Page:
area Medicare representatives. And really, it is important to understand
that these are sequential individual medical appointments, just with others in
the room to learn by observation and discussion. They are not classes.
about among your colleagues in holistic medicine, what's going on there? What
response do you get?
Gmeiner: I've had tons of people say, "it's great, send me
stuff." But I haven't seen a lot of movement. Docs don't take their heads
out of the sand long enough to innovate. I feel that it is much more of a
natural fit in the holistic community than the orthodox community because the
holistic approach is far more focused on teaching and on the whole person. If you
are a teacher, you know in a heart beat that the group visit will be better.
Among the naitonal leaders
Integrator: The fit does seem to be broad, and a fit
for almost all holistic practitioners. Naturopathic doctors make much of the
principal of docere, and of their role as teachers and their focus on
lifestyle change. All of that fits this model. Even a practitioner with a
narrow practice like a chiropractor who mainly adjusts people or a massage
therapist might see value of having group visits with an educational bent. The community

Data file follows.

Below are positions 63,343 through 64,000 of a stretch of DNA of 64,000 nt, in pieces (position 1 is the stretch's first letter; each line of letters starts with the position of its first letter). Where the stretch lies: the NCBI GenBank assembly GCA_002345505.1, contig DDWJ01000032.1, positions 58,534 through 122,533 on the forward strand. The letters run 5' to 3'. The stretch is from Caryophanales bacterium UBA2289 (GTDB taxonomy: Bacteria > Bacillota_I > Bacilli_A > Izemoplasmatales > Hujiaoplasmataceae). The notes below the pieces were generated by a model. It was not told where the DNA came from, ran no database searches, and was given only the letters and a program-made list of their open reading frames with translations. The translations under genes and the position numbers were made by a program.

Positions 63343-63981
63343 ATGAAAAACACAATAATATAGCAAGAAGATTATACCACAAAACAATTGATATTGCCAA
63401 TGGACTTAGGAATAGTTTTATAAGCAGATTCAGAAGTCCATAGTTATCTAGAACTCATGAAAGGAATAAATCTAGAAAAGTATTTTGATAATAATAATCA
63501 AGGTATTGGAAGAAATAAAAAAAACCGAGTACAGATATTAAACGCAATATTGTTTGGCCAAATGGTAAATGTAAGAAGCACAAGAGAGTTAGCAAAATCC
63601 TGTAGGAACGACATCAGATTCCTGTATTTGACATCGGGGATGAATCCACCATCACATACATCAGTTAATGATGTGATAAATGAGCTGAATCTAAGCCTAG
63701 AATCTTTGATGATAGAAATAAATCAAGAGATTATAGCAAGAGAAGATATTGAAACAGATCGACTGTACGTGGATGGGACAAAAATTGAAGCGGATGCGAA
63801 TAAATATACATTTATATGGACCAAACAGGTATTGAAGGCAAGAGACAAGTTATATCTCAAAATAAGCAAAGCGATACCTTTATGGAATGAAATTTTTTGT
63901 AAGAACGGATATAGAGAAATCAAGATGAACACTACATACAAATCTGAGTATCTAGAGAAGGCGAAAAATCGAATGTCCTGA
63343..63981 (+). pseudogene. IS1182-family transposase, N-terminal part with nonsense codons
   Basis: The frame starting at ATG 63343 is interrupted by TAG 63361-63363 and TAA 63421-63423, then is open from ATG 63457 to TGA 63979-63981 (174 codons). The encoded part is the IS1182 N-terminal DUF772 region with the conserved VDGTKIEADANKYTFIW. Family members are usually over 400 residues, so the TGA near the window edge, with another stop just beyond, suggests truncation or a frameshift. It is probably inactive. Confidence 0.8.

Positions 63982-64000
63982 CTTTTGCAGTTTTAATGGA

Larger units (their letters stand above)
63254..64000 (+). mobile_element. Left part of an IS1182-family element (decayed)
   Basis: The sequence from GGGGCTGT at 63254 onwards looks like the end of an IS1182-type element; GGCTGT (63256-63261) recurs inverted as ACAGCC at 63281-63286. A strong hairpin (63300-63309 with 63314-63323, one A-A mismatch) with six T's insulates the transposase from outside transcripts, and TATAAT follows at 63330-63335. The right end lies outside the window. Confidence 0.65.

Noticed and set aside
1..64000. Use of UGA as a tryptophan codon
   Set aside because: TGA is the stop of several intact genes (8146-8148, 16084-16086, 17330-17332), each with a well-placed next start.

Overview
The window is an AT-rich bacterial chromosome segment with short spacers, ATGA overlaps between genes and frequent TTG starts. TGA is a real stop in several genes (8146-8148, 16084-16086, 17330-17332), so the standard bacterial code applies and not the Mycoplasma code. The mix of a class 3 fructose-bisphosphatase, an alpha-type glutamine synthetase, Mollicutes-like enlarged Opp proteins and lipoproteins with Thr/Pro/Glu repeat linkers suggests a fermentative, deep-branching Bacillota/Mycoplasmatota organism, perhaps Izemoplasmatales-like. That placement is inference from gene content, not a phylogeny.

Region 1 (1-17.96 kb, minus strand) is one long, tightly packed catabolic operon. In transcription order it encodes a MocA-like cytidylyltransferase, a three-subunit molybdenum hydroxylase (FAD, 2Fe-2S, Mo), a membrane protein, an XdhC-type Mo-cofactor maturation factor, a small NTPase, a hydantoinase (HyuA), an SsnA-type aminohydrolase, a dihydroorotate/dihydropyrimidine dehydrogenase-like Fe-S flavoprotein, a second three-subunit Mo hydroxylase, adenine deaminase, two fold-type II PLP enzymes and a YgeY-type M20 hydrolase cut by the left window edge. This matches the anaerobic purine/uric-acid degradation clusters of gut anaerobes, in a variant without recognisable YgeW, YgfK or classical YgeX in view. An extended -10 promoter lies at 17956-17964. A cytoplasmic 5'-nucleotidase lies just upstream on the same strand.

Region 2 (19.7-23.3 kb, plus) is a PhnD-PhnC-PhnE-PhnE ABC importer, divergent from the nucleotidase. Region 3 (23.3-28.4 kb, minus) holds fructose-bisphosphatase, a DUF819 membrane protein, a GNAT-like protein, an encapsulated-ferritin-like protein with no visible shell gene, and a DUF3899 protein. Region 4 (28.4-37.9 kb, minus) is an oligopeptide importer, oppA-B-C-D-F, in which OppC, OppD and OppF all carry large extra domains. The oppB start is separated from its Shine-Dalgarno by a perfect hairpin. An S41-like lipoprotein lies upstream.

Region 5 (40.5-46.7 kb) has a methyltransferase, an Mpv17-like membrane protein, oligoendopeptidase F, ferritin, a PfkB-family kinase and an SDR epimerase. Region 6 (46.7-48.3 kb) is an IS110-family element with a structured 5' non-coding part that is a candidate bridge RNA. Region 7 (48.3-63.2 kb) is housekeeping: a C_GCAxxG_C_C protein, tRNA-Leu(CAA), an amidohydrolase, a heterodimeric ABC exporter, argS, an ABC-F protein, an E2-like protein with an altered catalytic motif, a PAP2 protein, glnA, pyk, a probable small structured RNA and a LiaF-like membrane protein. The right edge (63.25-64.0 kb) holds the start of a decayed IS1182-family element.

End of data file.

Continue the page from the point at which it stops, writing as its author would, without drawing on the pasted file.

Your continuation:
room acupuncture visits are an interesting model that could be expanded to
include group visits for other parts of a traditional Chinese medicine
Gmeiner: We have to get information about this practice
innovation into our conferences and educational programs. I find it interesting
that for all the talk about alternative medicine and the new paradigm of care
we stand for, mostly we accept the one-to-one model of delivery, one patient,
one doctor, one room, as the way to do medicine.
Integrator: I started getting interested in the model
when I realized that three of the more powerful early bodies of research in
alternative and mind-body medicine from the early 1980s -- Ornish's work,
Herbert Benson's group at Mind Body Medical Institute and Jon-Kabat Zinn's mind
body stress reduction programs - all have group visits at their heart. Then
addiction acupuncture pioneer Michael Smith, MD just shook me by the shoulders
with a statement about group: "If you want to empower people, put more patients
than providers in the room."
Gmeiner: Dean Ornish has said he thinks the support of the
group was the most powerful influence on the success of his interventions. His research analysis shows that the most powerful predictor of a good patient
outcome was the quality of their support group ... It's so good to be talking with someone who
knows about this.
"There hasn't been a
major innovation in clinical
delivery in a long time.
I think this is it."
Integrator: I totally agree with your view about
the alignment with holistic and whole person care. This is one of those places
where I feel that the integrative medicine and natural healthcare educators and
disciplines could truly provide leadership in healthcare transformation.
Gmeiner: There hasn't been a major innovation in clinical
delivery in a long time. I think this is it.
Additional Internet Resources on Group Visits
The Internet Journal of Family Practice
Family Practice Management